A sailor’s efforts to be the driving force behind an innovative adaptation to ship lighting systems have recently been recognised by the Centre of Innovation at Fleet Base East.
Chief Petty Officer Bradley Martin developed a prototype insert to allow LED lighting to replace fluorescent lights, utilising existing shock and water ingress rated lighting enclosures to ensure materiel seaworthiness is maintained.
“A paper written by Leading Seaman Lachlan Martin about the US Navy’s success in moving towards LED lighting prompted me to do my initial research into the matter,” Chief Petty Officer Martin said.
“This led to my team and I undertaking part of a habitability project which had originally been abandoned, that involved moving from fluorescent lighting to LEDs on HMAS Success [now decommissioned],” he said.
Three years into the project and Chief Petty Officer Martin has developed a design repurposing the LED lights from Success for an internal LED lighting insert that fits a number of major and minor fleet units.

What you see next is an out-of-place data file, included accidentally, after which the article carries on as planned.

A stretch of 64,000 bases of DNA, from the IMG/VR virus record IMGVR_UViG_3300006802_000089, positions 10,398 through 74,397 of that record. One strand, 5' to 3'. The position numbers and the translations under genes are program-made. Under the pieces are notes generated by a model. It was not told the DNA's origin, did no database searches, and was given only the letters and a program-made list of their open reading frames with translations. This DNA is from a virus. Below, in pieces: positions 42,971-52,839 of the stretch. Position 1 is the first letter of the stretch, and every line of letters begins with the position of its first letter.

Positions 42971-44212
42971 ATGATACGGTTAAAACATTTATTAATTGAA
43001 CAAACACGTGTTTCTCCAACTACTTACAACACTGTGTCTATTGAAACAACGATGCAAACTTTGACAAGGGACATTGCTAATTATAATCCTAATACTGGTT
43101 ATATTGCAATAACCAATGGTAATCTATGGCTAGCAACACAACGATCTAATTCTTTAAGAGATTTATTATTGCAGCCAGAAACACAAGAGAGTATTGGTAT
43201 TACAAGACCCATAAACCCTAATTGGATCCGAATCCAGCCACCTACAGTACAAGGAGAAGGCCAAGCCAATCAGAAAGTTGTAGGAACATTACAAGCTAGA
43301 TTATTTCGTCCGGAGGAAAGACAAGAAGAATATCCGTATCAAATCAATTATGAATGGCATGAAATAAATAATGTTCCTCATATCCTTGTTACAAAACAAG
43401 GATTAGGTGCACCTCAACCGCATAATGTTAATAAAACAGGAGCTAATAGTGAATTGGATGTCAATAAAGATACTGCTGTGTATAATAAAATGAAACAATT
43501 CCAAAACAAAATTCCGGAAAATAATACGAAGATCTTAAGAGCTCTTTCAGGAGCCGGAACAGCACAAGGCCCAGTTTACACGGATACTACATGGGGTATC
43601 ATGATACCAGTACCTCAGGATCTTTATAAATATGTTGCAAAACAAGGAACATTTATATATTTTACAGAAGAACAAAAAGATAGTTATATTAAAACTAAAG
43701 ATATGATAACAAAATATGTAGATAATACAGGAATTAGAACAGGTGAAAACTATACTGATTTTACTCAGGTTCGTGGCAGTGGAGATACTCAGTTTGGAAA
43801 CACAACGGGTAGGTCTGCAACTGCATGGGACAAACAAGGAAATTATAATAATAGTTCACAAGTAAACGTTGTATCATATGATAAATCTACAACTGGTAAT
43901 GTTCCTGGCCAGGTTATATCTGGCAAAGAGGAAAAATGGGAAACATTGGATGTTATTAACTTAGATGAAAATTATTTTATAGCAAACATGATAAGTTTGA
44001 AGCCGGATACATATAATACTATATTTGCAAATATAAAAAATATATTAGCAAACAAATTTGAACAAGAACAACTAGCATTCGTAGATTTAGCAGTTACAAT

“The potential benefits of this initiative are significant and include reductions in maintainer workload, sustainment costs, power and fuel consumption and heat loading as well as an increase in lighting system reliability,” Chief Petty Officer Martin said.
“Since LEDs were fitted to Success, man hours spent on lighting maintenance on board were reduced by nearly 95% over a 10-month period.
“Not to mention the significant cost savings in maintenance, power consumption and the significant reduction of Navy’s carbon footprint,” he said.
The recognition of the initiative by Navy Innovation has given Chief Petty Officer Martin a push to continue and expand the project, opening a number of further development opportunities and to progress to the next stages.
“This has been a solo project for the last three years but without the support of the initial team at Success, my partner at home and the recent recognition this project would not have gotten off the ground and gained the recent traction,” he said.
“My vision moving forward is to involve both the Army and Air Force and look at where they can also benefit from this technology.
“I would love to see the collaboration of all three services looking at the possibility of undertaking the further refinement of design, construction, sustainment and implementation of future sustainable lighting systems,” Chief Petty Officer Martin said.
The development of the project is ongoing and collaboration is taking place with external agencies, the War on Waste project and the Defence Estate and Infrastructure Group.